Can you trust your Trust? Is your Trust a SHAM?

Can you trust your Trust? Is your Trust a SHAM?

Can you trust your Trust? Is your Trust a SHAM?

Riddle me this:

  • Has your Trust been created to evade legal obligations?
  • Is there a disparity between actual transactions and your Trust Deed?
  • Are you trying to mislead others in respect of your rights and obligations under the Trust Deed?

If you answered yes to any of the above questions, then I am pointing my finger at you, and telling you that your Trust looks like a sham; and your ex could soon be having a bite of that tasty looking cherry of a Trust in the Family Court!

No, don’t go try fixing the problem by making further sham transactions and drafting further sham documents either – although you think you’re being clever, for those who come by it on a regular basis, it’s totally obvious (especially when the transactions occur close to separation), and the Family Court has wide powers to reverse those transactions anyway. Just like the Family Court has power to ignore a sham Trust and treat the Trust property as though the Trust never existed; and therefore, treat the Trust property as any regular marital property. In other words, that Trust property is “up for grabs”, my friend.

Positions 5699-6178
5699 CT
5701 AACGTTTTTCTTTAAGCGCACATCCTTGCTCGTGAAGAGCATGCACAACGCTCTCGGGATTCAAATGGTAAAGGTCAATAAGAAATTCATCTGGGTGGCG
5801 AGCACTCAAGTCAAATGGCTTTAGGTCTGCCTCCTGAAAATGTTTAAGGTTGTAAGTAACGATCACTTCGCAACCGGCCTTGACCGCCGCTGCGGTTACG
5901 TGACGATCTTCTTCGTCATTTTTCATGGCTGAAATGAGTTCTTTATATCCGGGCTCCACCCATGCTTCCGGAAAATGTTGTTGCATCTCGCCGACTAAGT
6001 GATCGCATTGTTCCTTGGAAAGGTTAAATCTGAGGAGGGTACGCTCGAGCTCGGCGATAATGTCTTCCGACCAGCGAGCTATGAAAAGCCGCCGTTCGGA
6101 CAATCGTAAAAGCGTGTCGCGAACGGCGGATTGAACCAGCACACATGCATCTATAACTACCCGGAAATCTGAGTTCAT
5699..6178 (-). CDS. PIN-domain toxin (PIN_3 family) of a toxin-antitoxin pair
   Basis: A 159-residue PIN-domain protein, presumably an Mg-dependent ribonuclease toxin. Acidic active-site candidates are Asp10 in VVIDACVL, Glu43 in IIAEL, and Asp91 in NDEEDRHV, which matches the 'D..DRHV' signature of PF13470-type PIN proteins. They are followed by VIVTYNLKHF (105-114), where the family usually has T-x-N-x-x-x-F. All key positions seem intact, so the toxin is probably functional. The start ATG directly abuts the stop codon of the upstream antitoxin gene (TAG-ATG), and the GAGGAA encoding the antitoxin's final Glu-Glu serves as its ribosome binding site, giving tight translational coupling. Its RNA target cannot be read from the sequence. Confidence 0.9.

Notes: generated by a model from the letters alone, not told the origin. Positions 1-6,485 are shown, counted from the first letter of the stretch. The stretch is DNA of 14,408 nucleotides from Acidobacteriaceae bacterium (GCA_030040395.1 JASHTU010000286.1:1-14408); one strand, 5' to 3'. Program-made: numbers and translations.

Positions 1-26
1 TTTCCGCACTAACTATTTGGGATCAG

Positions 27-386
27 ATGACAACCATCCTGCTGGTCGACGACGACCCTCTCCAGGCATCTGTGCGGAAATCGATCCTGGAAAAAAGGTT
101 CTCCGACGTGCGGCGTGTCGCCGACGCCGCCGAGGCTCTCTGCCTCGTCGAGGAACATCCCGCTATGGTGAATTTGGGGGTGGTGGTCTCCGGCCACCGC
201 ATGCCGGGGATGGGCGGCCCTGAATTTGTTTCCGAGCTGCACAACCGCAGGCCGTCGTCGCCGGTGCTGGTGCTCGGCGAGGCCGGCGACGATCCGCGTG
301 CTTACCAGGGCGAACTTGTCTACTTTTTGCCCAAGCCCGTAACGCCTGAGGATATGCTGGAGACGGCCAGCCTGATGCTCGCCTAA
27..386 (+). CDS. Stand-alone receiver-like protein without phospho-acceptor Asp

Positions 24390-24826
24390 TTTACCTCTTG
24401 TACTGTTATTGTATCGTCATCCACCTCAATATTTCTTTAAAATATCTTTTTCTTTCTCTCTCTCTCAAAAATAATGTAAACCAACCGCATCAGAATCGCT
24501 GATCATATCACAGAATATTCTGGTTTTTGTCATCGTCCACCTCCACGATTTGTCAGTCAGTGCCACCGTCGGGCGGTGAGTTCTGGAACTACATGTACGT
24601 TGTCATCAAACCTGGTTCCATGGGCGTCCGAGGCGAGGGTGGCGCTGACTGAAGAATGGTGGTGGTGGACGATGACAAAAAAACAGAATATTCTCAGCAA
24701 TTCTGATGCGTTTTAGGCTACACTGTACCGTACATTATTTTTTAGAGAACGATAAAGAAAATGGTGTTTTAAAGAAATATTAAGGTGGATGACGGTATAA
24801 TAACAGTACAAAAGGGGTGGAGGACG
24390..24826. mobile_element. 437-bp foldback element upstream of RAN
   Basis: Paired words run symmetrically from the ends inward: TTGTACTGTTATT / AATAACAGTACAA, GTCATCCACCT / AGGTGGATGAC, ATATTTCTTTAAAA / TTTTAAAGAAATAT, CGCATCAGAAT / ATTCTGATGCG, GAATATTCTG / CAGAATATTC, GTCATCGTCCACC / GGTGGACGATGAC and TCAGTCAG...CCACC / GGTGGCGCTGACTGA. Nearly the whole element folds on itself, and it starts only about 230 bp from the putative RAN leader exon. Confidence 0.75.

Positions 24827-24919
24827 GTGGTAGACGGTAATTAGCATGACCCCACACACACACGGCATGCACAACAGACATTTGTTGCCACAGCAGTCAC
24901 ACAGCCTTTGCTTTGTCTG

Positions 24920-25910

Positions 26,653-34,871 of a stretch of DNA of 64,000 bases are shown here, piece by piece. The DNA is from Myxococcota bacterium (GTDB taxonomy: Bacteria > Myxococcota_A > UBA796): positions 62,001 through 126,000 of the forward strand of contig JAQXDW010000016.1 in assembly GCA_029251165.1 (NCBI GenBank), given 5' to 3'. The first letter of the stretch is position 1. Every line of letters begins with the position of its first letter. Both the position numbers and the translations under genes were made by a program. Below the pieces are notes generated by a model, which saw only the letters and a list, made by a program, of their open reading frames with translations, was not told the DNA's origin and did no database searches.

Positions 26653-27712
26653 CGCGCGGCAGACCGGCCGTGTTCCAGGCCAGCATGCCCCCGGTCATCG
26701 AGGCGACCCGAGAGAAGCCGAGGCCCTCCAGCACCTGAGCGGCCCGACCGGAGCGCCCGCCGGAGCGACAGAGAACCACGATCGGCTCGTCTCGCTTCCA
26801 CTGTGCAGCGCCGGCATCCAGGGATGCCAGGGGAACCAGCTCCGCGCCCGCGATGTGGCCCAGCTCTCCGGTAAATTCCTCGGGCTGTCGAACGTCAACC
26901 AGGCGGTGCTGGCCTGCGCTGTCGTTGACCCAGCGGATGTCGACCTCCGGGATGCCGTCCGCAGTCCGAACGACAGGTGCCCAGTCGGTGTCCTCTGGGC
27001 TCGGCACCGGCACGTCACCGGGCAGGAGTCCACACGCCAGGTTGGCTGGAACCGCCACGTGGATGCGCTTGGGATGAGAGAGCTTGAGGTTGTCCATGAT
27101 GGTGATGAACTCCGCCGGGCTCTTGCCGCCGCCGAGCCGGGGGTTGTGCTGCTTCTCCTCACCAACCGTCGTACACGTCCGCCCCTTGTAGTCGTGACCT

What about if you have a Trust that is not a sham? What if you’re a mere beneficiary? How long is the arm of the Family Court?

It really depends on the facts of each case. However, you can be guaranteed that the Family Court will consider the following in determining whether Trust property is essentially the property of a person:

  1. the level of control/discretion that person has over the Trust property;
  2. the intention of the settlor and trustee and the range of beneficiaries;
  3. historical distributions of Trust property; and
  4. the source of Trust assets including contributions to the Trust assets.

Feeling nervous? What should you do? Get some proper legal advice. I’m not saying that Trusts aren’t a trustworthy and effective asset protection tool. They can be, if done properly.  Contact us for further information.

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Navigating the Family Court
Am I or aren't I? Part 2

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Wednesday, 21 August 2019